January 14, 2021 | News
COVID-19 has had a significant impact on our professional life, yet the aftermath of the pandemic and its consequences for our future are still unclear. Since dental practitioners and their teams are directly exposed to the virus, there have been numerous challenges to providing dental care during the pandemic. Up to now, we have only been able to base our practice management decisions on recently gathered statistics and on the early stages of research. This has led to various mistakes being committed in clinical practice and to unexpected discoveries as well as to increasing uncertainty about the future of dentistry.
January 14, 2021 | News
LEIPZIG, Germany: New variants of the SARS-CoV-2 virus that emerged in the UK and South Africa in 2020 show higher transmissibility. And whereas they are thought not to result in more serious disease or increased morbidity, a leading US expert on public health policy has emphasised that the higher rates of infection resulting from the new strains will mean more deaths. Scientists are scrambling to understand the new variants, and they are concerned that the mutations present in the South African strain may pose complications for the efficacy of vaccines and polymerase chain reaction (PCR) testing.
January 13, 2021 | News
LEIPZIG, Germany: After months of hoping and waiting, the news finally broke at the end of 2020 that a number of vaccines for SARS-CoV-2 had been developed and would be rolled out worldwide as soon as possible. However, although every effort is being made to ensure that as many people as possible are vaccinated against the virus, resources are scarce, and various logistical problems are slowing down the process considerably. This also raises the question of priority and who should receive the coveted shot first. This article outlines where the dental profession stands in this scenario.
January 12, 2021 | News
SACRAMENTO, Calif., U.S.: As a result of the Californian Dental Association’s (CDA) endeavors, dentists have been authorized to administer the COVID-19 vaccine in order to accelerate its dissemination. Dentists will be able to vaccinate people aged 16 and older after completion of a special training course.
January 11, 2021 | News
SINGAPORE: With the aim of preventing the spread of SARS-CoV-2, researchers from the National University of Singapore (NUS) have developed a portable tent-like shield for use during dental procedures. Named the Dental Droplet and Aerosol Reducing Tent—the Dental DART—the foldable transparent structure is placed around the patient’s head in order to create a barrier that reduces direct and indirect exposure to viruses such as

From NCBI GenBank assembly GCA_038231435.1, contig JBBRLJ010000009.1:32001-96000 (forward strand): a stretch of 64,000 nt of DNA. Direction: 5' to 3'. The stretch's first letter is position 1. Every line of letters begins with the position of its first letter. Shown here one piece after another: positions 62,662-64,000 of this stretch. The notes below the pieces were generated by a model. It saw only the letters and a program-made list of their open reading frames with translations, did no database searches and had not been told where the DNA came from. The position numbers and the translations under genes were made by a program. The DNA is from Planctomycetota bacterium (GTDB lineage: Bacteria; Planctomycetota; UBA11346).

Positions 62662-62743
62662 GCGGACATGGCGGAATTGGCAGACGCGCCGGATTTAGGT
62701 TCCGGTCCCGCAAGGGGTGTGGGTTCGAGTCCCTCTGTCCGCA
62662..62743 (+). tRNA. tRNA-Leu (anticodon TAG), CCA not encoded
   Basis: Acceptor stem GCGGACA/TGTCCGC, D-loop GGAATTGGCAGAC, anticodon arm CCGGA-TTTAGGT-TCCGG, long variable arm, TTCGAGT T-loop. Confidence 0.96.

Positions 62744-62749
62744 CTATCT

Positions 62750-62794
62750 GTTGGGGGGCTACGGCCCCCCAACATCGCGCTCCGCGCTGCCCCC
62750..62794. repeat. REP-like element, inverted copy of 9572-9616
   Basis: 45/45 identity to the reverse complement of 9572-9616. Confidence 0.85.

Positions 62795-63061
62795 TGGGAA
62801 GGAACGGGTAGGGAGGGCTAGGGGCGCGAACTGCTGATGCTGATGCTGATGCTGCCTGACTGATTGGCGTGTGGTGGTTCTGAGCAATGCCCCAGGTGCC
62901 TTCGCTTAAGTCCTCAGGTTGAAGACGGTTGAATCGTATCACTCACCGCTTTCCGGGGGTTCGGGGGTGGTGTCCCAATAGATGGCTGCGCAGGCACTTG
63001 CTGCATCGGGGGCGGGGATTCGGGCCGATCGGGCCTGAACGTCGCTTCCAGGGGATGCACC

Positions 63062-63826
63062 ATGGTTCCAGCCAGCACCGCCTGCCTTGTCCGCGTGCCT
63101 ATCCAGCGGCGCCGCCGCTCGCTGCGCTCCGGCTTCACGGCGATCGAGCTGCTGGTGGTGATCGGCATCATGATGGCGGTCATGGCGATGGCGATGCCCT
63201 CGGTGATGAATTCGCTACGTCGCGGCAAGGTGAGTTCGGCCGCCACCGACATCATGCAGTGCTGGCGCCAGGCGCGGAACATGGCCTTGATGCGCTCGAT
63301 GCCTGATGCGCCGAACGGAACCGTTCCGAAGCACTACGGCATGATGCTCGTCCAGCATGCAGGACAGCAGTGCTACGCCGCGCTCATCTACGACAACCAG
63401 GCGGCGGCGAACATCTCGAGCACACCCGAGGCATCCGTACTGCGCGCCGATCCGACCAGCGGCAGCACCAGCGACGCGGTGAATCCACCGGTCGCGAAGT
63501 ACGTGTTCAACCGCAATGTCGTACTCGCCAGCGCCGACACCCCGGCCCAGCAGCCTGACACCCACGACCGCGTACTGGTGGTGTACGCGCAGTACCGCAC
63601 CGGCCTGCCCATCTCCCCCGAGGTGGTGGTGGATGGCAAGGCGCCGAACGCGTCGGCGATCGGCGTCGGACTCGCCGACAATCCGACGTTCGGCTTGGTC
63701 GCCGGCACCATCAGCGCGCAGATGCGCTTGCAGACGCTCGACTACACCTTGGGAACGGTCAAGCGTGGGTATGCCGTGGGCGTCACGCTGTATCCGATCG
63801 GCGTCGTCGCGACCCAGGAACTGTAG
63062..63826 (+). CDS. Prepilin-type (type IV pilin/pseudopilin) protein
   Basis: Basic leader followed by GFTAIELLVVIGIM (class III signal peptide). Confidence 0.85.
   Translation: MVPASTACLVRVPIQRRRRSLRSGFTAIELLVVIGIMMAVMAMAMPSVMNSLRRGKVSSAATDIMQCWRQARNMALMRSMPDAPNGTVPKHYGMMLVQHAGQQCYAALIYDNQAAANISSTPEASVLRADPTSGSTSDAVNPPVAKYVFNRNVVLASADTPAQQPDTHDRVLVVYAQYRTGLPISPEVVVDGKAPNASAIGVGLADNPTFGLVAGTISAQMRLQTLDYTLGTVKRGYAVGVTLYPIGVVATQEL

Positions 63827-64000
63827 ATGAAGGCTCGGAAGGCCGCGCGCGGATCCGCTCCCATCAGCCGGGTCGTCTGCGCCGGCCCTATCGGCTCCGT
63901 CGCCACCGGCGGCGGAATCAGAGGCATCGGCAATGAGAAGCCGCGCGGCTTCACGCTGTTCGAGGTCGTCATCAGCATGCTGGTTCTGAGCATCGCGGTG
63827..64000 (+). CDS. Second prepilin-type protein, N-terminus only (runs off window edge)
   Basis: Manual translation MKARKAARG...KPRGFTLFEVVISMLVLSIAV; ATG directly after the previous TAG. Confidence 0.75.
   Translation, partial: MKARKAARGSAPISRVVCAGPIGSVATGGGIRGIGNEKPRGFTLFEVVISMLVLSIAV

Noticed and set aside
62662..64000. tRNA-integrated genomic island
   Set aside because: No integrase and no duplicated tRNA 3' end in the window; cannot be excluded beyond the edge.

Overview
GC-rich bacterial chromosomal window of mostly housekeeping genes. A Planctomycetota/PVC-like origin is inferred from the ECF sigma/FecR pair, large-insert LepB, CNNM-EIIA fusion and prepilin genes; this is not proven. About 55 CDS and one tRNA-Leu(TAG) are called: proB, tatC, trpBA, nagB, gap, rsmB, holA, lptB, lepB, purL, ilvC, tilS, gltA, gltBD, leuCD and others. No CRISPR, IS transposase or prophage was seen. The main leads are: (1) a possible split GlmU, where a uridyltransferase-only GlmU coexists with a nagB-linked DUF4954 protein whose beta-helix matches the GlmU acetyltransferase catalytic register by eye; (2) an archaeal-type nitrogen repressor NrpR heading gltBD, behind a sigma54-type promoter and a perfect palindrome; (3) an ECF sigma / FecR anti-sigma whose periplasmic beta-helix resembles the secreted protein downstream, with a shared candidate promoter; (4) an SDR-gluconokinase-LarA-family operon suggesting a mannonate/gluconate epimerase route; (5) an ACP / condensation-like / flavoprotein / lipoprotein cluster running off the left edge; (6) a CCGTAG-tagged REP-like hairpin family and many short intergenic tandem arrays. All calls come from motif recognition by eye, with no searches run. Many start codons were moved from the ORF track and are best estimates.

January 8, 2021 | News
MELBOURNE, Australia: Owing to potential exposure to COVID-19, the Australian government has introduced tough restrictions on healthcare personnel during the pandemic. This has created a major barrier to accessing dental services, and many Australians have had to postpone their dental appointments indefinitely. In a recent study, researchers from the University of Melbourne explored the issue of the disruption of dental services and investigated how COVID‐19 has had an impact on paediatric dental care in Australia. They believe that the data gained through measuring this impact could help inform future restrictions on dental practice.
January 7, 2021 | News
SCHAUMBURG, Ill., U.S.: At the end of December, Sunstar Americas voluntarily recalled one of its mouthwashes. The company is a member of the Sunstar Group, a global company headquartered in Switzerland and a leader in the oral care industry. It gave bacterial contamination as the reason for the withdrawal.
January 6, 2021 | News
LEIPZIG, Germany: As a result of the SARS-CoV-2 pandemic, the vast majority of dental practices around the world have been partially or completely shut down at times, and routine dental check-ups have been postponed as a result. Whereas some practices have reopened to offer in-person treatment—albeit with enhanced personal protective equipment measures—others have modified their services to offer teledentistry.
January 5, 2021 | News
LONDON, UK: A new report commissioned by the General Dental Council (GDC) has found that UK dental professionals are pessimistic about being able to meet expected demand for dental treatment in 2021. The majority of respondents to an online survey expected that the pandemic would continue to limit treatment capacities and that drops in income experienced in 2020 would continue throughout the new year.